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The Laneway Solution: Infill Properties

Thursday, March 18, 2021   /   by Earl Gaddi

The Laneway Solution: Infill Properties

Infill homes are what urban planners call them, but you can also call them laneway houses. We're talking about infills that have been added to residential properties, though the term can also be applied to commercial properties. Technically, any new or replacement building on an old lot is an infill, but in modern usage, it usually refers to a second house built on a single lot.
Canadians were asked to stay at home in 2020. As a result, people began to see their homes in new ways, and many were eager to explore ways to get more out of their primary residence. In expensive real estate markets, where the need for more space necessitates infills rather than additions, economics can play a role. Infill homes can also generate rental income.

A lifestyle choice
The concept of infill isn't for everyone. If you value your green space, you'll lose a lot of it when you make way for the foundation. In other places, city bylaws may play a role, limiting the size and style of new construction. If zoning prohibits multi-family developments, those seeking rental income may be stuck.
Preparing for infill construction is fraught with difficulties, ranging from zoning interpretations and restrictions to cost overruns and unexpected twists and turns. Don't start an infill project on the spur of the moment. You'll need to conduct research, review, revise, and rearrange your schedule. Several times.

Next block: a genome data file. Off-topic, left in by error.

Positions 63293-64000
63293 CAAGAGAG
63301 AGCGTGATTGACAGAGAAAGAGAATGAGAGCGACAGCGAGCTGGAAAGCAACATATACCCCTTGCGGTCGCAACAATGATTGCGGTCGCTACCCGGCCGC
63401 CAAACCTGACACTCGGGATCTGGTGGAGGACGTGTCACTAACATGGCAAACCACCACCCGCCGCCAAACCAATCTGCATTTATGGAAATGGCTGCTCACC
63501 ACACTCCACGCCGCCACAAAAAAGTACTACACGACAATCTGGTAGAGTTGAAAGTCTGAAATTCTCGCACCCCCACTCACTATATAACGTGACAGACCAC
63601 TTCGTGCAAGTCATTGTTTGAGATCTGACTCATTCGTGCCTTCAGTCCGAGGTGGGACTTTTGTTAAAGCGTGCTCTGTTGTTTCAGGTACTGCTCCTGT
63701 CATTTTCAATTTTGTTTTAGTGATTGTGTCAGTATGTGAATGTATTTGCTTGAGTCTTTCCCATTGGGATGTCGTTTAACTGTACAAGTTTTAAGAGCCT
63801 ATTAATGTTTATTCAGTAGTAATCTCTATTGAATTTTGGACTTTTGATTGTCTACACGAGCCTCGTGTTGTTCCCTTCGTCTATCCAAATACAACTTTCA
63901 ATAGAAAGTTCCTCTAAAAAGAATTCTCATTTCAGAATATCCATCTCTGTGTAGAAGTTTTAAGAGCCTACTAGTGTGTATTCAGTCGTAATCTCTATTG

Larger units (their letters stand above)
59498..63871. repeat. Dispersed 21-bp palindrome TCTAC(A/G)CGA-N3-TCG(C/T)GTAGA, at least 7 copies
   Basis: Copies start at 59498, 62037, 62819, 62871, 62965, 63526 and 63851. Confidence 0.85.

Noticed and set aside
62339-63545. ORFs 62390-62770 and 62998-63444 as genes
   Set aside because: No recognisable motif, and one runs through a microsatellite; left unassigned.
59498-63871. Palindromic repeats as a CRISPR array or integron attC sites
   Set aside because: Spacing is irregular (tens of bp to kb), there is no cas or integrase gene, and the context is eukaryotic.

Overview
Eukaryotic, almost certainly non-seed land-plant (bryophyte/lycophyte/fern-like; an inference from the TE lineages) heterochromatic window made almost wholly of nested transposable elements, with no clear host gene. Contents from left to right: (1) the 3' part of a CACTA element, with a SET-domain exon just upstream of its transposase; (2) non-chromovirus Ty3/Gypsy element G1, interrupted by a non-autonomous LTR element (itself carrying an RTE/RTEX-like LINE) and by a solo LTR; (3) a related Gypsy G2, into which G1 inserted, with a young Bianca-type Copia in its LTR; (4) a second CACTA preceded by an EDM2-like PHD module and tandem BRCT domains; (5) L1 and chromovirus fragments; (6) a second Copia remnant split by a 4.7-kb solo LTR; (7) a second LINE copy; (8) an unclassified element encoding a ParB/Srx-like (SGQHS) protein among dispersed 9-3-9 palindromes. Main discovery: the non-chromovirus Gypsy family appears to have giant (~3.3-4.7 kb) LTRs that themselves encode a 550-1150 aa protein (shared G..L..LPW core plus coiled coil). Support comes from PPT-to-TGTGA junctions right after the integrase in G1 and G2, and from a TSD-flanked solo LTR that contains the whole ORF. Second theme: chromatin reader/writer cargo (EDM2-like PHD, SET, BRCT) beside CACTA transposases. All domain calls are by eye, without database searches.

Infill zones, on the other hand, are frequently the neighbourhoods that attract those interested in the concept. With the allure of eclectic and esoteric surroundings, artsy villages within urban centres, such as Cabbagetown in Toronto or Kensington, Calgary's "Left Bank," attract artists, students, alumni, and the stylishly affluent.

In defense of infills

The home office
Before the coronavirus pandemic accelerated the trend, the work-from-home paradigm shift was already underway. It doesn't take long in an improvised dining table office to miss the conveniences of a traditional office. Some people need a change of scenery to keep their minds in a productive space, which an infill home provides in a more dramatic way than a bedroom-to-office makeover.

A mix of style
Design purists are a rare breed. Your Victorian cottage may lend itself to shabby chic, but you may yearn for the calm zen of Japanese or minimalist designs. The boxy practicality of Bauhaus and similar modern styles maximises space and provides a clean design palette on small, inner-city lots. Because infills are frequently built at the back of lots that back up to lanes, the space between buildings serves as a transitional style buffer, though you may prefer complementary rather than contrasting design.

It's difficult to say whether striking modern designs predominate in residential infill homes or if the dramatic simply stands out more. When it comes to infill projects, however, there is no shortage of stunning examples, whether in Harbord Village in Toronto, Prince Arthur and Sherbrooke in Montreal, or South Fraser in Vancouver. Laneway infill is alive, well, and thriving in urban Canada.